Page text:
Oh right, live like the Brazilians. Dance when you want to dance. Find ways to truly live everyday. I will definitely take their kindness and zest with me. So, next time you’re at a bar or whatever and the music starts to play. Dance like you don’t care if anyone is watching. Move all your beautiful jiggly bits. Don’t forget to have fun. We only have one life. Don’t let a little pudge get in the way of having a damn good time.

Day Job

So, I’m a teacher.

I love every minute of it. Even when that one beautiful students blurts out random things during the lesson. It’s not like you’re trying to impart anything important up here, in front of the class. I loved the reference I learned this year about the cat in the dog house. We all have them. We all love them a little bit more, because they need it.

I do a lot of workshop style reading and writing in my classroom. I’m having individual conferences with students everyday. I kneel down next to their desks every time they need help. I call them desk squats. It’s a great workout. On a good workshop day, my legs are burning at the end of the day. It’s great because that means I’ve helped a lot of students.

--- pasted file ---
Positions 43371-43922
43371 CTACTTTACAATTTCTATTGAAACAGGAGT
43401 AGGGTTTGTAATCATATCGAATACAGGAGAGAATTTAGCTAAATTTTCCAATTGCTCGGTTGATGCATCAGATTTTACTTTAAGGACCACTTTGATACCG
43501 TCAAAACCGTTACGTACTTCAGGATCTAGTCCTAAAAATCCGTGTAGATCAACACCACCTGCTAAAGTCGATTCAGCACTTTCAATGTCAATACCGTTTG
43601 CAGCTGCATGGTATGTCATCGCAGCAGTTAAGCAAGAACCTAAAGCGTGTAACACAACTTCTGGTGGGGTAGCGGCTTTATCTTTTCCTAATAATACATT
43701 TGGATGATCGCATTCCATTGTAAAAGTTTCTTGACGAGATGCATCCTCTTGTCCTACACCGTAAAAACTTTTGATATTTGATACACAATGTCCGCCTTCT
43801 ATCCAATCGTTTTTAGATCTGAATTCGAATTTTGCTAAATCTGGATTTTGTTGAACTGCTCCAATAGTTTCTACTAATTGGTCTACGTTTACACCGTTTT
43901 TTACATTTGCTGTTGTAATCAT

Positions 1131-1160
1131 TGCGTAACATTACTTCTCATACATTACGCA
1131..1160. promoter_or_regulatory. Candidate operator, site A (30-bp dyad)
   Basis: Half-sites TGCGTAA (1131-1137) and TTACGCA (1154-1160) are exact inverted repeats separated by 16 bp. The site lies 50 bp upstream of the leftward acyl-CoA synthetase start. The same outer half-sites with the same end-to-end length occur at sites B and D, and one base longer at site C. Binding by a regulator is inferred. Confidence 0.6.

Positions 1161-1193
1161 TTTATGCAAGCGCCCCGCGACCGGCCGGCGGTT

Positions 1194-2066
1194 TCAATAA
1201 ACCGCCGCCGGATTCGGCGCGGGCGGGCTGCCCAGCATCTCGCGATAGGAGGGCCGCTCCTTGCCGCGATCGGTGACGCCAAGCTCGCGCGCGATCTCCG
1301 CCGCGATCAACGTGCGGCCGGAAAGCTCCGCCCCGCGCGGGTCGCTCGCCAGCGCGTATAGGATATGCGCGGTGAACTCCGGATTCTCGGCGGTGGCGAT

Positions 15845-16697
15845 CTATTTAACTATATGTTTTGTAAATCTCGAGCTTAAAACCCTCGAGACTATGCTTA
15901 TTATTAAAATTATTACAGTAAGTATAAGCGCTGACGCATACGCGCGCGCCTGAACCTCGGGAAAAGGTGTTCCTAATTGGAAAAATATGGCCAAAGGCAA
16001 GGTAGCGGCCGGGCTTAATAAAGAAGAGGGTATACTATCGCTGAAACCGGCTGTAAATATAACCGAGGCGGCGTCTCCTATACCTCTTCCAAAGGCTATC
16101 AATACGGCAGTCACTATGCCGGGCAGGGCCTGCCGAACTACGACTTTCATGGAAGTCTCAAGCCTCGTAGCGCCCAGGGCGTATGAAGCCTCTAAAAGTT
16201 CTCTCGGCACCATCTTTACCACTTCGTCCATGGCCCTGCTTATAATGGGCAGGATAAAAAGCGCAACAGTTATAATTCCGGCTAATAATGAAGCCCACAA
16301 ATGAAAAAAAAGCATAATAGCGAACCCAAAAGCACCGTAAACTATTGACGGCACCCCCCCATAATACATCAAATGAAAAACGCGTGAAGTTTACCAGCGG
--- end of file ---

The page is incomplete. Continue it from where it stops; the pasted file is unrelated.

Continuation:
There’s only one problem with desk squats. Trying to fit between the rows can be difficult. I have thirty-two desks in my classroom. Currently, they’re in rows. There is maybe twelve to eighteen inches between the rows. Not much room for a girl like me. Fill those desks with students and forget about it.

I bump into desks, students or stuff everyday. At least my students are cool about it. When they know they’re in the way or they’ve blocked the aisle, they move for me. I have bruises on my hips and legs from the daily struggle.

My students laugh at me when I try to get around and can’t fit. I shrug, say, “Fat girl problems,” and keep moving on. I’ll stop at the beginning of the row and say, “y’all know I can’t fit through there.” I make a joke of it and laugh, cause that’s what I do. I love humor. It works well for me.